with HCV-related HCC. The authors identified an area of Taiwan in which HCVrelated HCC was prevalent. Cancer 1999;86:1143–50.
© 1999 American Cancer Society.
KEYWORDS: hepatitis C virus, hepatitis B virus, hepatocellular carcinoma, geographic variation.
H
epatocellular carcinoma (HCC) is one of the most common malignancies in the world, especially in sub-Saharan Africa and
Southeast Asia.1,2 HCC is estimated to have an incidence of between
250,000 and 1.2 million per year worldwide. Chronic hepatitis B virus
(HBV) infection has been well documented to have a major role in the
development of this cancer.1 Recently, hepatitis C virus (HCV) has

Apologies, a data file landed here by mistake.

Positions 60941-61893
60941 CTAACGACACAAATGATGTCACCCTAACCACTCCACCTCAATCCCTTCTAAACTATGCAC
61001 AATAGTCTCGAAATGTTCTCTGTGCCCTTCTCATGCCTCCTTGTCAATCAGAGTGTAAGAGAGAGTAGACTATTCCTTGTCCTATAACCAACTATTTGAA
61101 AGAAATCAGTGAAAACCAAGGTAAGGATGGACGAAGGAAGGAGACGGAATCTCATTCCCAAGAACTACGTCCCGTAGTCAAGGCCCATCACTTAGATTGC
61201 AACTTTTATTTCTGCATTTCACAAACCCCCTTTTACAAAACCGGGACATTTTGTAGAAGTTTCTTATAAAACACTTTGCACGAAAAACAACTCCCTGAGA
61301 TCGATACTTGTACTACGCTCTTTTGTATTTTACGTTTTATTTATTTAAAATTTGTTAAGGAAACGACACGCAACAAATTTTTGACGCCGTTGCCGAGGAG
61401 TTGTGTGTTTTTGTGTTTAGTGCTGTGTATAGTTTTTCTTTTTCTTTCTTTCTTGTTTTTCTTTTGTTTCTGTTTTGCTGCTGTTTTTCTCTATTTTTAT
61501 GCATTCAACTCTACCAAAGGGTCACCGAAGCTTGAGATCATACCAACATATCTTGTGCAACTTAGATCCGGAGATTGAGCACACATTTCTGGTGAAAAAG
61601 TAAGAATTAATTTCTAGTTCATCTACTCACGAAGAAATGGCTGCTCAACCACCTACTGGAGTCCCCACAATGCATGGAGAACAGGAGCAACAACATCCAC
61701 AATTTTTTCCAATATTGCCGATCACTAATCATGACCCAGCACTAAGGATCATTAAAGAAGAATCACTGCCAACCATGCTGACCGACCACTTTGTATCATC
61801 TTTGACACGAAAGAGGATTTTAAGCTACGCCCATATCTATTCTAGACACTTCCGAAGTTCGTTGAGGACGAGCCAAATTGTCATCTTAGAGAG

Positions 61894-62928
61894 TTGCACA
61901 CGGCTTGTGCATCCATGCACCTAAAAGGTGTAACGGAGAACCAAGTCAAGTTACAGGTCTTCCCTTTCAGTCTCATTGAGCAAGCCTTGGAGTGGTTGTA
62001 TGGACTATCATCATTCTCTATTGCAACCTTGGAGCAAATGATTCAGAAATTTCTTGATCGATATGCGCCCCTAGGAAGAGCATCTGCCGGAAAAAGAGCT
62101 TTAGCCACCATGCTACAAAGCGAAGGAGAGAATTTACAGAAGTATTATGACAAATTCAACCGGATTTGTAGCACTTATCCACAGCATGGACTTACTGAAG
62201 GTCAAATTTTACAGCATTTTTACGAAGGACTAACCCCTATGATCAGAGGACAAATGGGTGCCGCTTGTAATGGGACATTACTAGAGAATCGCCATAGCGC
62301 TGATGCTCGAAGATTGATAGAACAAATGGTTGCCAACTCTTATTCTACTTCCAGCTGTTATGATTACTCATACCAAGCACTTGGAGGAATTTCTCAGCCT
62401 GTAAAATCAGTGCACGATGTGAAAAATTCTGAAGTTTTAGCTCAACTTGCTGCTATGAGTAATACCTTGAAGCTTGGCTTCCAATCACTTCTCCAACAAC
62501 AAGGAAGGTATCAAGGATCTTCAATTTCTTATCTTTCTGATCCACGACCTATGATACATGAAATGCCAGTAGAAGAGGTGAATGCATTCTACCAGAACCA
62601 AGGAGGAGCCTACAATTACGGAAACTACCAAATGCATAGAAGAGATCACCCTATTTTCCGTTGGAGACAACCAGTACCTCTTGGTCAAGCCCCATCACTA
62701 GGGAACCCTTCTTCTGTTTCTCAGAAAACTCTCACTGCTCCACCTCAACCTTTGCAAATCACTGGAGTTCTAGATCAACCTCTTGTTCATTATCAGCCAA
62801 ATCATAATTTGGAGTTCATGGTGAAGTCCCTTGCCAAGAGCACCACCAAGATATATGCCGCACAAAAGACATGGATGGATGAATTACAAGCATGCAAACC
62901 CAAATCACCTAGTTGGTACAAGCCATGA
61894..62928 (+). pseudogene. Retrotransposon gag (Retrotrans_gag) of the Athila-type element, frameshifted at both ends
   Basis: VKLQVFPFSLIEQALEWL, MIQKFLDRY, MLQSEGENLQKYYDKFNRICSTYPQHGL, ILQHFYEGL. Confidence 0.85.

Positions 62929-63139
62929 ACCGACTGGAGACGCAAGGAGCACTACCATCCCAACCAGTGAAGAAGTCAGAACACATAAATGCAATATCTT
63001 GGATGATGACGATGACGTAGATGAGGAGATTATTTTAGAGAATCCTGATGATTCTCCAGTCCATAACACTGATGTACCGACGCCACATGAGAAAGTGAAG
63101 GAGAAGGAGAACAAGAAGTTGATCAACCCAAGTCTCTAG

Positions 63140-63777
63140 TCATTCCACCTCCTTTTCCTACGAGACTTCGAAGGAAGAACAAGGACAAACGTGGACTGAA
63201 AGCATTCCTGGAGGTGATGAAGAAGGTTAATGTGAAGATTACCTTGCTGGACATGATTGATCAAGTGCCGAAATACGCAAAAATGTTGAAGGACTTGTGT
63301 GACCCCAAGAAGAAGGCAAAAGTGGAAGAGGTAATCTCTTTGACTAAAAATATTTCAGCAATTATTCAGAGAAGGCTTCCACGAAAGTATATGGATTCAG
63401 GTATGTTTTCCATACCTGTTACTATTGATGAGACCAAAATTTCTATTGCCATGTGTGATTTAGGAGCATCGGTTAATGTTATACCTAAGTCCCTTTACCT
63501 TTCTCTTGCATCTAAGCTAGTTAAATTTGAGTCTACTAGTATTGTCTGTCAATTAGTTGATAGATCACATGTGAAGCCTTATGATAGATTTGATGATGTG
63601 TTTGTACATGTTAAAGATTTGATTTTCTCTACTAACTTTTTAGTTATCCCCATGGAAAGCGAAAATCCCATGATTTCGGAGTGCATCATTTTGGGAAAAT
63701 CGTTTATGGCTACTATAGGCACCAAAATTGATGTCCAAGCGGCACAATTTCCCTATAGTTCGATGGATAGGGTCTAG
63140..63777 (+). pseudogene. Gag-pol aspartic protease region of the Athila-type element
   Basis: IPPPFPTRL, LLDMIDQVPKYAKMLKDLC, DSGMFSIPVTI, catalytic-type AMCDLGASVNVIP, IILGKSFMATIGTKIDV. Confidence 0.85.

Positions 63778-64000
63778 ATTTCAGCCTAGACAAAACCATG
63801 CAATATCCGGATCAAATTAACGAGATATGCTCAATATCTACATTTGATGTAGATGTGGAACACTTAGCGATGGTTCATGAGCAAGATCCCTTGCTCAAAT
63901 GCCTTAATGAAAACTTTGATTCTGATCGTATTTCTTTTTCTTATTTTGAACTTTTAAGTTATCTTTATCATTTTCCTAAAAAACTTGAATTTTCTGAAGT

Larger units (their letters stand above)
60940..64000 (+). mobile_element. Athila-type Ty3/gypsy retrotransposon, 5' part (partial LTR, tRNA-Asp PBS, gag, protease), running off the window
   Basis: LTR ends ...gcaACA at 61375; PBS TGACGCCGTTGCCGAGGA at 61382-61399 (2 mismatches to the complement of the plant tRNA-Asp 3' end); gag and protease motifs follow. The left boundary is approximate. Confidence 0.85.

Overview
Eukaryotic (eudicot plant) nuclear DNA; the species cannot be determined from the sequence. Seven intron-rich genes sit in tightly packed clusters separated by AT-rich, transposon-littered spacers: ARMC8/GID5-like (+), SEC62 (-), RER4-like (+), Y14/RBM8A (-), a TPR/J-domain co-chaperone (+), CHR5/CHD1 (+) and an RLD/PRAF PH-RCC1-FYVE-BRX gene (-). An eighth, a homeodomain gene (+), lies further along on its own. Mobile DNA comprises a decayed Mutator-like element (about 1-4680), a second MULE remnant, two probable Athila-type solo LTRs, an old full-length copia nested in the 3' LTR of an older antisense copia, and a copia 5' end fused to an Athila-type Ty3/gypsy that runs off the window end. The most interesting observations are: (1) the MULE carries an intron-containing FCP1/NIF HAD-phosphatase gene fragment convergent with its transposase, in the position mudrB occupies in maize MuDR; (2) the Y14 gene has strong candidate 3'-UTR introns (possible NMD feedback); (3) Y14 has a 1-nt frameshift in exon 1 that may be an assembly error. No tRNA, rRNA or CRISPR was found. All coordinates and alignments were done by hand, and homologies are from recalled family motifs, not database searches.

been well established as the most significant etiologic agent for
non-A, non-B hepatitis.3 HCV infection often progresses to chronic
hepatitis or cirrhosis, which may be associated with HCC.4
The prevalence of antibodies to HCV (anti-HCV) in HCC patients
1144
CANCER October 1, 1999 / Volume 86 / Number 7
varies considerably by region, from a low rate of 6.2%
in Mozambique to a high rate of 75% in Spain.5,6 The
highest rates are found in southern Europe and Japan;6,7 intermediate rates in Greece, Saudi Arabia, and
Taiwan;8 –10 and low rates (,20%) in the U.S., Africa,
India, and other countries in the Far East.5,11–13 Localized endemic areas of HCV have also been reported in
Japan,14 Egypt,15 and Cameroon.16 In Taiwan, in contrast to an HBV carrier rate of 15–20% in the general
population,17 the seropositivity rate of blood donors
for anti-HCV is only 1%.18 In Taiwan as a whole, it has
been reported that about 80% of the HCC cases were